Dubai was what I imagined the future to look like. Its advanced technologies and architecture make it one of the coolest places to travel to for a tourist with money in their pocket. Overall, I loved my time in Dubai, but I also had encounters that altered my experience.
Empty beaches in the middle of the day
Most people who live in Dubai are avoiding the heat like the plague. Honestly, if I lived here all year round, I’d probably hide in the air-conditioned buildings too. But seeing as I have been experiencing the freezing cold of winter in Canada I didn’t mind getting scorched. I was ready to relax on the beach and go for a swim in the ocean.
The UAE is the perfect place to relax as you can enjoy empty beaches in Khor Fakkan during the middle of the day. If you're lucky, you might even find spots with Wi-Fi on the beach! By the evening, it’s lovely to see the community come out with their families as the weather cools and work is done for the day.
I was surprised to see how many diverse cuisines Dubai had, especially at Time Out Market. The food was delicious but, needless to say, the star of the show was the middle eastern cuisine.
Middle eastern food is one of my favourite cuisines and coming to the heart of where this cuisine originates, was the cherry on top of my trip. I had some of the best shawarma, tabbouleh, and fattoush I've ever had at Al Meshwar and I’d go back to Dubai just to have it again!
I loved talking to the locals of Dubai and learning their stories. They shared with me what it was like living in Dubai and how some of them became ex-pats. Above all, everyone was so kind and helpful. Even when my mom and I were struggling to get a taxi home, we asked the concierge at a hotel nearby and they immediately let us use their phone and helped call us a cab. The people of Dubai are some of the most welcoming and hospitable people I have met in the world and always know how to have a good time!
As a young woman traveling with other women or sometimes even solo, safety is always a top concern anywhere I travel. Everywhere I went in Dubai, I felt very safe as if someone was always watching my back for me. My cousin told me that the UAE has serious laws in place on sexual assault and sexual harassment, Men, in particular, will never take a chance to break these laws. Knowing how seriously the UAE takes sexual assault and sexual harassment cases, made me feel a bit more comfortable exploring the city alone or with a group of women.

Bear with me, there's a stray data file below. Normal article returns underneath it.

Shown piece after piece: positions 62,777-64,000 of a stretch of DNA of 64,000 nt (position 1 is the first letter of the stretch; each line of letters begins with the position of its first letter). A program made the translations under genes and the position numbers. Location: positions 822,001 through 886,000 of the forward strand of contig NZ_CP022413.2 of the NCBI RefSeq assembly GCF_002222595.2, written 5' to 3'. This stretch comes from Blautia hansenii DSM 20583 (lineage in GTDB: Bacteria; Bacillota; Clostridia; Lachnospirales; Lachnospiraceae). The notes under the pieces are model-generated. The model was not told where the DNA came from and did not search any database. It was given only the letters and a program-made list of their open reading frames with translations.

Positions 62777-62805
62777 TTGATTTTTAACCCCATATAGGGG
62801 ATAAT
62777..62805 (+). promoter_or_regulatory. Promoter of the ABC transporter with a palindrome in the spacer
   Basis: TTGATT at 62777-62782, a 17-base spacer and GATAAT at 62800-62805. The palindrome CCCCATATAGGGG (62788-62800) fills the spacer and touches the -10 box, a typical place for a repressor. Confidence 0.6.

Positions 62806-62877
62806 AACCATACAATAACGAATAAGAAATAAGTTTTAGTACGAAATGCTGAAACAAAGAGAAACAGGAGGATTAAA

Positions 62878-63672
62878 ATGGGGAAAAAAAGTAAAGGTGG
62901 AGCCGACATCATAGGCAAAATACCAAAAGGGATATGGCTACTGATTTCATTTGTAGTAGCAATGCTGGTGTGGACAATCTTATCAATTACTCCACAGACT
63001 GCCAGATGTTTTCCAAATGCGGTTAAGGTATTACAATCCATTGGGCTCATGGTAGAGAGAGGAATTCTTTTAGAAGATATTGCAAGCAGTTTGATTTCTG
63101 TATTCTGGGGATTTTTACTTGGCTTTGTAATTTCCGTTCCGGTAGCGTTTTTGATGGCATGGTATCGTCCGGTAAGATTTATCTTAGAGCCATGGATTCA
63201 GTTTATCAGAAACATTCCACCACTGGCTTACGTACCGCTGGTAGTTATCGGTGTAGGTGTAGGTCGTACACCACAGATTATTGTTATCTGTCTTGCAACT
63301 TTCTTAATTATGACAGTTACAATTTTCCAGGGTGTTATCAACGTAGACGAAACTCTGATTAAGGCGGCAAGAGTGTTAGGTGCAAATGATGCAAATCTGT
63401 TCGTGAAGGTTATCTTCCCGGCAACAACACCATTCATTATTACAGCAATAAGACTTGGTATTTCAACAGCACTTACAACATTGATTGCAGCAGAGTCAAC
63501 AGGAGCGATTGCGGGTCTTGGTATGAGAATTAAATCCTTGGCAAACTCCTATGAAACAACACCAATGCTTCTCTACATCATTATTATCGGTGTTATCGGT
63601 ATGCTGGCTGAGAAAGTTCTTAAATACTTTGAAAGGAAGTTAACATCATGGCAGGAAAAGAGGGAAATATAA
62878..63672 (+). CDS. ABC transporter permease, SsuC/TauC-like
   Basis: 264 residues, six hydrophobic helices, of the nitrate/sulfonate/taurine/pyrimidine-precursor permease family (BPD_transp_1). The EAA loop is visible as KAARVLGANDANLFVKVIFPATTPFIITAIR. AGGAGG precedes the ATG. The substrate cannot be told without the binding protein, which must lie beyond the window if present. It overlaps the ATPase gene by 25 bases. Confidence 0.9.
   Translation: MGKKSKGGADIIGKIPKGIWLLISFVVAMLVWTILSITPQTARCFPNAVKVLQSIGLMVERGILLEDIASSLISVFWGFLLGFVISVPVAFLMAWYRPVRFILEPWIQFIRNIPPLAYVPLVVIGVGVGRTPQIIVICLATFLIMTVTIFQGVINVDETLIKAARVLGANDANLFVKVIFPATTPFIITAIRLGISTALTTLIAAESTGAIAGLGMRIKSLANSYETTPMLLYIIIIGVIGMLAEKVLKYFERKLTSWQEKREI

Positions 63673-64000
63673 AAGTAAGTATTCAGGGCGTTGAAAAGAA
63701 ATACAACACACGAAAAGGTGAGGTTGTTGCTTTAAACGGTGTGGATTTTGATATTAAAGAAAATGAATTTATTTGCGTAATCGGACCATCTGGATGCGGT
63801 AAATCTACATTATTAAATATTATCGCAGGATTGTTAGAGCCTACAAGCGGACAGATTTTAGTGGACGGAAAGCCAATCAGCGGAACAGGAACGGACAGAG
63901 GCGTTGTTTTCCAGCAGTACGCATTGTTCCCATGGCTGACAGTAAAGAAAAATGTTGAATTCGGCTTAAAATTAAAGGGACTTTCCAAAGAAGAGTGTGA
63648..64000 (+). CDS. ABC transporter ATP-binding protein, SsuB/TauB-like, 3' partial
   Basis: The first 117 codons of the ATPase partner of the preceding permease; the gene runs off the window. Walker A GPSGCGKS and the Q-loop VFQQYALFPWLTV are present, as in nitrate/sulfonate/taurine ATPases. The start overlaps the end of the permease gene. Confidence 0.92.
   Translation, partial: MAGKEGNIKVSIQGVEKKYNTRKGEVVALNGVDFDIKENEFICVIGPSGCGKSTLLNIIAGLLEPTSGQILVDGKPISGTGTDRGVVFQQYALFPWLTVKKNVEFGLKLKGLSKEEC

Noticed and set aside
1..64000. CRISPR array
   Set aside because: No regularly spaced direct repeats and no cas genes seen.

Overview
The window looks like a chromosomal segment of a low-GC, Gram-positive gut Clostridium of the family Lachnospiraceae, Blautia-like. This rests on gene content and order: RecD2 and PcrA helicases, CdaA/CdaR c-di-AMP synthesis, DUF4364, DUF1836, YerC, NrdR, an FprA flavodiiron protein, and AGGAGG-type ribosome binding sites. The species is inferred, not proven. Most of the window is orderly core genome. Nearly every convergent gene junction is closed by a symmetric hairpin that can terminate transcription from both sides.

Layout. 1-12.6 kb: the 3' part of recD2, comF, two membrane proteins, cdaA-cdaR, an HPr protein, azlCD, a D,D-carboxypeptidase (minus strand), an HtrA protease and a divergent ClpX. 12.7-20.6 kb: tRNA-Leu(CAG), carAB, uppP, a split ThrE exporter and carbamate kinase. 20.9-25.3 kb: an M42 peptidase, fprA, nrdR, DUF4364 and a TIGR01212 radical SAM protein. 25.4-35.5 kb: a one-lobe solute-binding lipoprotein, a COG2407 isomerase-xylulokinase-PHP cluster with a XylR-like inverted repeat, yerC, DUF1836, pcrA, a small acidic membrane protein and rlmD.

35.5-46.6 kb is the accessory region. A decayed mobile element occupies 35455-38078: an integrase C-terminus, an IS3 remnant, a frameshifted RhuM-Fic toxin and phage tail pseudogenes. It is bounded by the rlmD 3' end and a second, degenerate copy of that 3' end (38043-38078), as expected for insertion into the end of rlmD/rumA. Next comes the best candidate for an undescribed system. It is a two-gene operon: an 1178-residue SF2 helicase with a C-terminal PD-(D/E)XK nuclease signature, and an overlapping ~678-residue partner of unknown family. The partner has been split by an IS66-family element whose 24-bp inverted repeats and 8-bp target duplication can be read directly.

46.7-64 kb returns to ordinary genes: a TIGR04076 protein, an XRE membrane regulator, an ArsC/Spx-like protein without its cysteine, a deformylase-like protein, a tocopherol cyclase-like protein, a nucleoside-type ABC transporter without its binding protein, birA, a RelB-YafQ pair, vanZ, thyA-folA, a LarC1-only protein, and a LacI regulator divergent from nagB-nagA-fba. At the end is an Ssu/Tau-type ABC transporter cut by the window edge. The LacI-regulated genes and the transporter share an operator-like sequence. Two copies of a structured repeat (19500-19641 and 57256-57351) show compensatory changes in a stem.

It’s no secret that Dubai has been able to make a hefty profit off of tourism considering it is literally a desert. They continue to innovate to hold superlatives like the world's tallest building, the largest mall, or the largest fountain as that's what keeps tourists coming back. But at what cost?
Dubai is recognized to be one of the fastest-growing cities in the world causing serious sustainability concerns. The reclaimed land where the Palm sits today, depletion of resources in construction, deconstruction, and maintenance of even larger and newer buildings; and the unsustainable transit system that heavily supports car transportation are just a few examples of what is causing the city's unsustainability.
There were a few sustainability initiatives UAE showcased at Expo2020 but if you ask me, I think Dubai still has a long way to go.
Dubai was one of the most nerve-wracking cities I have ever vlogged in. I was not allowed to vlog with my camera for many reasons but at times for reasons that didn't make sense. At any place I visited that was guarded by security, I was shut down for using my camera. They had ridiculous rules like only being able to record with my phone or not allowing me to sit but allowing me to squat while recording videos.
There were instances like in Atlantis where a security guard targeted me asking if I was a guest at the Atlantis and if I wasn’t a guest I wasn’t allowed to take photos. However, everyone around me was allowed to whip their phones out to snap photos. I don’t mind putting my camera away if I’m not allowed to take photos but the rules felt biased and targeted. Since I was a tourist that didn’t pay a ton of money to be a guest at the Atlantis I was treated poorly. It was not till after I complained to the head of security that he told me I have to get a permit for larger cameras at the front of the building which I was happy to do if the first security guard mentioned this to me.
In Global Village, my bag was the only one that was searched in a crowd of hundreds of people. Emiratis who entered the area with bags as well seemed to be the only ones who got a free pass from security.
Among the locals such as in the gold and spice souk, I felt so welcomed. They were all so happy to share their stories with me and allowed me to capture their lovely shops so I could share them with the world.
Clothing restrictions for women
For the most part, you can dress the way you want to in Dubai. Some people will give you looks and stares depending on where you're traveling in Dubai but that's about it. I didn't have an issue with the way I dressed and my cousin advised me I can wear whatever I want on my trip. The only pinch I felt was at the mosque in Abu Dhabi where women were supposed to be covered head to toe, but men were allowed to wear whatever they wanted. I enjoyed the experience of wearing an abaya for the first time but couldn't help but feel the divide between men and women here.
If the UAE says they've progressed their laws over the years for women, then why do we still have dress code rules applied to women only and not men?
Nonetheless, the pros of my trip outweighed the cons and I think everyone should visit Dubai at least once in their life. As for the city itself, I think a lot of work needs to be done from an ESG standpoint.
Check out the Dubai vlogs here!
Have you been to Dubai? Share your experience with me below in the comments!